By SCOTT MCKIE B.P.
ONE FEATHER STAFF
Known as a tough teacher and, more importantly, a person who had great positive influence over generations of Cherokee children, this year’s recipient of the Frell Owl Award spent a lifetime instructing others on school subjects and life.
Catherine Blythe Sanders, 97, was recognized with the award at the 28th Annual Frell Owl Award Presentation held Wednesday, Dec. 11 at the Chestnut Tree Inn. Due to her advanced age and the fact that she resides in south Georgia, she was unable to attend the event, but two of her children, Wren Peterson and Butch Sanders, accepted on her behalf.
“This year’s nominees all embody the core values that this award represents,” said Cory Blankenship, Cherokee Boys Club Board of Directors president. In addition to Sanders, the nominees for this year’s award included: Kathy “Rock” Burgess, Mary Herr, Larry Maney, Wilbur Paul.
Sanders was the first American Indian teacher on the Cherokee Indian Reservation and served as a teacher for over 30 years.
Blankenship commented, “Former students said, ‘she’s the meanest teacher I’ve ever had, but the one that taught me the most book learning, moral values and respect for others.’”
Peterson said her mother is doing well. “I told her last night that she was won this award and she recognized the fact that it was quite prestigious, and she was very happy to have been able to be the winner.”
“Many of you had her as fifth graders,” said Peterson. “In fact, I don’t know of anybody on the reservation who was in the fifth grade who didn’t have her because she taught in Snowbird and Big Cove and she even taught my brother and sister and they had to call her Ms. Sanders at school.”
Peterson said her mother “is very proud of being known as the meanest teacher”.
“I think she is very deserving of this, and I’m happy to accept the award on her behalf.”
Principal Chief Michell Hicks, “Congratulations to all of those who were nominated for this award here today. It is one of the most prestigious awards offered here in Cherokee. I have known Ms. Sanders for a long time, and I’ve always enjoyed our conversations.”
He went on to say, “There were times when she fussed at me a bit, but it was always for the right reasons, and I think the teacher did come out in her.”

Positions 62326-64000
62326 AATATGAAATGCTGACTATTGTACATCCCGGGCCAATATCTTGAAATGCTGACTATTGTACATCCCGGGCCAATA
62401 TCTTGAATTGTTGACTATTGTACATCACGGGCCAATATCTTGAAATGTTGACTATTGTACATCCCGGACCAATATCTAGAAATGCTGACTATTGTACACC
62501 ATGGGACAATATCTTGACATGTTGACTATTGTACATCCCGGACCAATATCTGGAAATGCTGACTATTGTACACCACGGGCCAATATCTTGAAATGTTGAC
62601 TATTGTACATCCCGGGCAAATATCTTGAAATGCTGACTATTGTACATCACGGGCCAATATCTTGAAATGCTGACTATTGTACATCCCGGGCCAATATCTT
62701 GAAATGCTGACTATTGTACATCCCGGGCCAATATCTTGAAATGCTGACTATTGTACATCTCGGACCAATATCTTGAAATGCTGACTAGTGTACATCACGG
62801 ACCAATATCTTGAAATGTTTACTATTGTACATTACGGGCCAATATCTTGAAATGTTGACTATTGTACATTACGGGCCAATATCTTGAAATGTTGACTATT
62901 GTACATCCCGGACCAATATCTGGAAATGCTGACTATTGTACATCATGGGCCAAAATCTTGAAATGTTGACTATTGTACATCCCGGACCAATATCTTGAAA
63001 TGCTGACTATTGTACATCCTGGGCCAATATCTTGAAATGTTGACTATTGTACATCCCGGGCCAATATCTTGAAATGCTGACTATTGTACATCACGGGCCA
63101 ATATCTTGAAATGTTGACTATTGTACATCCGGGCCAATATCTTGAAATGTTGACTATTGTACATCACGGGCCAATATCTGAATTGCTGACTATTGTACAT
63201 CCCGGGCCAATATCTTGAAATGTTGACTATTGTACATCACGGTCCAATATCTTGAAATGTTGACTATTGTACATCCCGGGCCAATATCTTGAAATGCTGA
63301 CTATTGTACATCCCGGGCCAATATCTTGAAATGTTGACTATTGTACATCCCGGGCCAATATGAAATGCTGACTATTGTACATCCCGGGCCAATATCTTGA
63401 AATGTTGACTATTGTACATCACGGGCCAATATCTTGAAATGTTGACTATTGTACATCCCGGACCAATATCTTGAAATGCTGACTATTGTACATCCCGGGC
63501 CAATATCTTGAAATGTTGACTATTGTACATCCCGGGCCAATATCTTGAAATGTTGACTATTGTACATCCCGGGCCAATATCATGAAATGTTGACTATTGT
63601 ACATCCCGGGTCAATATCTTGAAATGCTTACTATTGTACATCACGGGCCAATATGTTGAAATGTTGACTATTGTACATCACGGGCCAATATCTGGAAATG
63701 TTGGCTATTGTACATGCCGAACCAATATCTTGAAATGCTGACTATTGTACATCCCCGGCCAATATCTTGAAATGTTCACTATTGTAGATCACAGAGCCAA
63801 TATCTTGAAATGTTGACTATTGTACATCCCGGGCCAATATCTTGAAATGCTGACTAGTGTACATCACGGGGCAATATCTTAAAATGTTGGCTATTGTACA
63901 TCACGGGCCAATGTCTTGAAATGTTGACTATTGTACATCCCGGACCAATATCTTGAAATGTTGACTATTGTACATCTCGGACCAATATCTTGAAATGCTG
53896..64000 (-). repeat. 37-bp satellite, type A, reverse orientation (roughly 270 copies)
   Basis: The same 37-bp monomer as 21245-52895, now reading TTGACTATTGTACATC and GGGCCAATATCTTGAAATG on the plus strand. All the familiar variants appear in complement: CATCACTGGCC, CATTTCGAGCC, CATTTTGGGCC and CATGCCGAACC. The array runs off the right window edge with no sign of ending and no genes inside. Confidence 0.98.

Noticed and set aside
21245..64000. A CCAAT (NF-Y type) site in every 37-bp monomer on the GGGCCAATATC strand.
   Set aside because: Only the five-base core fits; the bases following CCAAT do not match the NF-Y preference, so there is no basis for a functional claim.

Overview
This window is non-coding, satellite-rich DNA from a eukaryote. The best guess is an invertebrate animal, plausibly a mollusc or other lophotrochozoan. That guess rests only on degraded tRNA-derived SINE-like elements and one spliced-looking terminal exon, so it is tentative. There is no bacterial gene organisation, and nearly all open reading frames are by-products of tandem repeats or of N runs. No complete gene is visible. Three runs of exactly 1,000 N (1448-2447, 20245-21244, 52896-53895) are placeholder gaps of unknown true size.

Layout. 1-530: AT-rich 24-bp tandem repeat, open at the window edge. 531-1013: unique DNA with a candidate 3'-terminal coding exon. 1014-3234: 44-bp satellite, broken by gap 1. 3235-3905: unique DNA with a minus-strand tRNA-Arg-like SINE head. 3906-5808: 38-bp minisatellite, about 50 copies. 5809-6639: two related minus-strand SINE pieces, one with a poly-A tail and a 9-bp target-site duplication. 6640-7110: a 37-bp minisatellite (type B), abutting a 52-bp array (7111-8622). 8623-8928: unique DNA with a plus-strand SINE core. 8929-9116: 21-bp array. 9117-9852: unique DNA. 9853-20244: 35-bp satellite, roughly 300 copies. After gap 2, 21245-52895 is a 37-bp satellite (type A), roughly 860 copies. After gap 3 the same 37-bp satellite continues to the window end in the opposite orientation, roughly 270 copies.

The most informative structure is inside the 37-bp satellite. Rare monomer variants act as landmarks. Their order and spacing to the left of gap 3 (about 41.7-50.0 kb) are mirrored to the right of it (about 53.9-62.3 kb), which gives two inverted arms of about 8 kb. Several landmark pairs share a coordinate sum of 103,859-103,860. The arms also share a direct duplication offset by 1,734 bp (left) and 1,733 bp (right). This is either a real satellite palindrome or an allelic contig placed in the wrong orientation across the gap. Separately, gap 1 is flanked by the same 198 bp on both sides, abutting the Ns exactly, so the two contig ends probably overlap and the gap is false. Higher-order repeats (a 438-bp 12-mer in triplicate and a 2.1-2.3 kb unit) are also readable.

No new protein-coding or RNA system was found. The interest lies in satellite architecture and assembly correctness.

“I don’t think there is any one career that has more impact to our lives than a teacher. They are there for 12 or more years affecting us in some way. I have high respect for all teachers, and I have high respect for Ms. Sanders.”
Dr. Scott Penland, Cherokee Central Schools superintendent, commented, “I didn’t know Ms. Sanders, but I can promise you I’d like to have about 50 of her today in our school system. That’s the kind of teacher I like. I like them all, but I really want the ones that are tough.”
In addition to the Frell Owl presentation, Wednesday’s event featured a recognition of the CBC Board of Directors and the CBC Advisory Committee by Skooter McCoy, Cherokee Boys Club executive director. The 2014-16 Board includes: Cory Blankenship, president; Albert Arch, vice president; Tiffani Reed, secretary; Beth Grant, assistant secretary; Robert Lambert; Carmaleta Monteith; Jack Davis; Big Cove Rep. Perry Shell; and Jason McMillan, student representative.
McCoy noted, “We are very proud of everyone here today and are thankful for what you’ve done for the community.”
Past recipients of the Frell Owl Award include: Chief John A. Crowe, Stella Kanott, The Crowe Family, Ray Kinsland, Pearl and John Reagan, Betty Crisp, Jerri Reagan Kinsland, Mary Chiltoskey, Dora Reed, Marie Junaluska, Sharon and David Crowe, Ernestine Walkingstick, Jody Adams, Gary Maney, Mary Sneed, Mary Mantooth, David McCoy, Glenda Crowe, Denise Ballard, David McQueen, Skooter McCoy, Johnson “Booger” Arch, Kathy Wolfe, Carmaleta Monteith, Roy Lambert, Sandy Owle and Lana Lambert.